China Court Decision: Bitcoin is legal and a property

china bitcoin

The Shenzhen International Court of Arbitration recently issued a ruling saying there is no ban on ownership and transfer of Bitcoin in China. Despite of the ban on ICOs and the marketing of cryptocurrencies, Bitcoin and other crypto-coins are legally considered property in the country.

Bitcoin in China is protected by Law

The court rendered the ruling in a case filed with a dispute over a contract involving the transfer of cryptocurrencies. According to the details of the case, the plaintiff and the defendant entered into an agreement. The latter individual managed a portfolio of cryptocurrencies on behalf of the former.

According to the court:

“Bitcoin is not a legal currency and does not prevent it from being protected by law as a property. Bitcoin has property attributes that can be dominated and controlled by manpower, have economic value, and can bring economic benefits to the parties. This is the meaning of the parties’ agreement and does not violate the legal provisions. The arbitral tribunal recognizes this.”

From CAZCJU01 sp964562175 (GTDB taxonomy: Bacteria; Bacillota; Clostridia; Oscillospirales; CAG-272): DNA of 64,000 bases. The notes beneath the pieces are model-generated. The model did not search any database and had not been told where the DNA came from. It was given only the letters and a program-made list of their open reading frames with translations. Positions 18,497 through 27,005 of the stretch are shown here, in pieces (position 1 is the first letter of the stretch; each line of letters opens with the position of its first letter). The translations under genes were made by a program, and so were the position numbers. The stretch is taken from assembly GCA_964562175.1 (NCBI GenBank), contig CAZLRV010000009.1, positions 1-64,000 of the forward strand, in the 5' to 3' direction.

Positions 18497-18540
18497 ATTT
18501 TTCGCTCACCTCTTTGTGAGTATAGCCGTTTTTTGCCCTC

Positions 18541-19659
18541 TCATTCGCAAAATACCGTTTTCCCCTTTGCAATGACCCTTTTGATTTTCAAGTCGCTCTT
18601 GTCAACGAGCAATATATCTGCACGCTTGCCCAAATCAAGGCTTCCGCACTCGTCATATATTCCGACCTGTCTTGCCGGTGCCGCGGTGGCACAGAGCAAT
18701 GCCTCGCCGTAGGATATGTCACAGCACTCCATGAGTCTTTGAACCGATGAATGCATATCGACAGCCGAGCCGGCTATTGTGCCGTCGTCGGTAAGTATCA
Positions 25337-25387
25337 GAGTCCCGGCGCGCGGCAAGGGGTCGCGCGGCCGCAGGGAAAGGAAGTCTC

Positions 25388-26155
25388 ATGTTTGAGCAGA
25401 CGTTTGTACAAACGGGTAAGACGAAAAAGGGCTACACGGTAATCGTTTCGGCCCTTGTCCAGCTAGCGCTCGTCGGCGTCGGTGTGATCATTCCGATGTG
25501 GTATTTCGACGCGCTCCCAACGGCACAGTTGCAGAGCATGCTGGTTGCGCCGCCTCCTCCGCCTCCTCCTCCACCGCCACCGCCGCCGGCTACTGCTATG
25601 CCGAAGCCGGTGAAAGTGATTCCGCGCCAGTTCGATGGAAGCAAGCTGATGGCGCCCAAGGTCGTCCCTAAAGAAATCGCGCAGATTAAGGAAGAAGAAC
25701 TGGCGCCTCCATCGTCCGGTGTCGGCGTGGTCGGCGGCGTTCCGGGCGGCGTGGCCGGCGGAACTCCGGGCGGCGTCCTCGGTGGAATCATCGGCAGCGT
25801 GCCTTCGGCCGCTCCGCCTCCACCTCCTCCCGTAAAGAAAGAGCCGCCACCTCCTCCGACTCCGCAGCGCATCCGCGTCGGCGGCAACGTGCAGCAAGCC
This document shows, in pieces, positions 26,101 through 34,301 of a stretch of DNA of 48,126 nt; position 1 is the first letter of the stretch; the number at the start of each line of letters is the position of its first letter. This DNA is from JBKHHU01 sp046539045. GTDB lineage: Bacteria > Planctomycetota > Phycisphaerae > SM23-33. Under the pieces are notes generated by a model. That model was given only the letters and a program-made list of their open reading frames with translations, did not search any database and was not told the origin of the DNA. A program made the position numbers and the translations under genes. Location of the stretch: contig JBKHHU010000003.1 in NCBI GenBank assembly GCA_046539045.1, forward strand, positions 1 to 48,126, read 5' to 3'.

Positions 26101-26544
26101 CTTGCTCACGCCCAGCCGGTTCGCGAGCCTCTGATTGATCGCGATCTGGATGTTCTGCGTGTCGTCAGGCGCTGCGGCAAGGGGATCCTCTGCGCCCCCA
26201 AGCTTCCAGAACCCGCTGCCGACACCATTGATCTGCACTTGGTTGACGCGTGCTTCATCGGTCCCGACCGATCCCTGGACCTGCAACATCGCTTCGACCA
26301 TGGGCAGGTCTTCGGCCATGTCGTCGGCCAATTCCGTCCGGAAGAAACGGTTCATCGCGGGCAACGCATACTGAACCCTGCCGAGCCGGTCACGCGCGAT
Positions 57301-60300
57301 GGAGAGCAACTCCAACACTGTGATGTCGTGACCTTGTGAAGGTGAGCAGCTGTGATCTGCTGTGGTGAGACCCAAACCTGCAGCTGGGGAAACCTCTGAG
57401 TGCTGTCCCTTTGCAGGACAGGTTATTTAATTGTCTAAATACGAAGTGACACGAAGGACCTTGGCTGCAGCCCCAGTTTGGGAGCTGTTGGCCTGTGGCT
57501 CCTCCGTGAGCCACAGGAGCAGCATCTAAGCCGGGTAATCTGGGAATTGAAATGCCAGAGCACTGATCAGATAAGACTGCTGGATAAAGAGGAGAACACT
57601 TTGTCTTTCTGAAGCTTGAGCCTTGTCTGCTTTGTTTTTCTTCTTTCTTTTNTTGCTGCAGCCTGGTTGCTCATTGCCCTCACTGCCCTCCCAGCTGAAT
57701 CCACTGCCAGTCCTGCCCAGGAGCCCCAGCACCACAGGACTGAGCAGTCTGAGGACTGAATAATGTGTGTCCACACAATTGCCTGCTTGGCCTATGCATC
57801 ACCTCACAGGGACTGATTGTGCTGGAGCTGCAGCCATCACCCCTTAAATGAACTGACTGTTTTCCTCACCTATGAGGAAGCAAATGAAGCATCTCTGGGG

Prohibition of ICOs should not disrupt payments in Bitcoin

In response, the court blamed the defendant’s argument that the September ban did not cover the private transfer of Bitcoin and other cryptocurrencies. The arbitrator opined that the defendant did not need external platforms to return assets in virtual currency. But only as long as both parties had portfolios and private keys.

The arbitral tribunal instructed the defendant to pay the plaintiff the amount of US $ 401.780 per breach of contract. As no monetary authority on the ground issues cryptocurrencies, the court did not approve the defendant’s claim for interest.

Bitcoin as property

The Shenzhen court’s ruling bears similarities to one issued by an arbitration court in Moscow earlier this year. The court ruled cryptocurrencies as property. The verdict happened during a bankruptcy case filed by Ilya Tsarkov.

The classification of Bitcoin and other digital currencies as property offers the possibility of tax implications. In Russia, the government also ruled in July that holders of cryptocurrencies will not be placed in a separate tax bracket.


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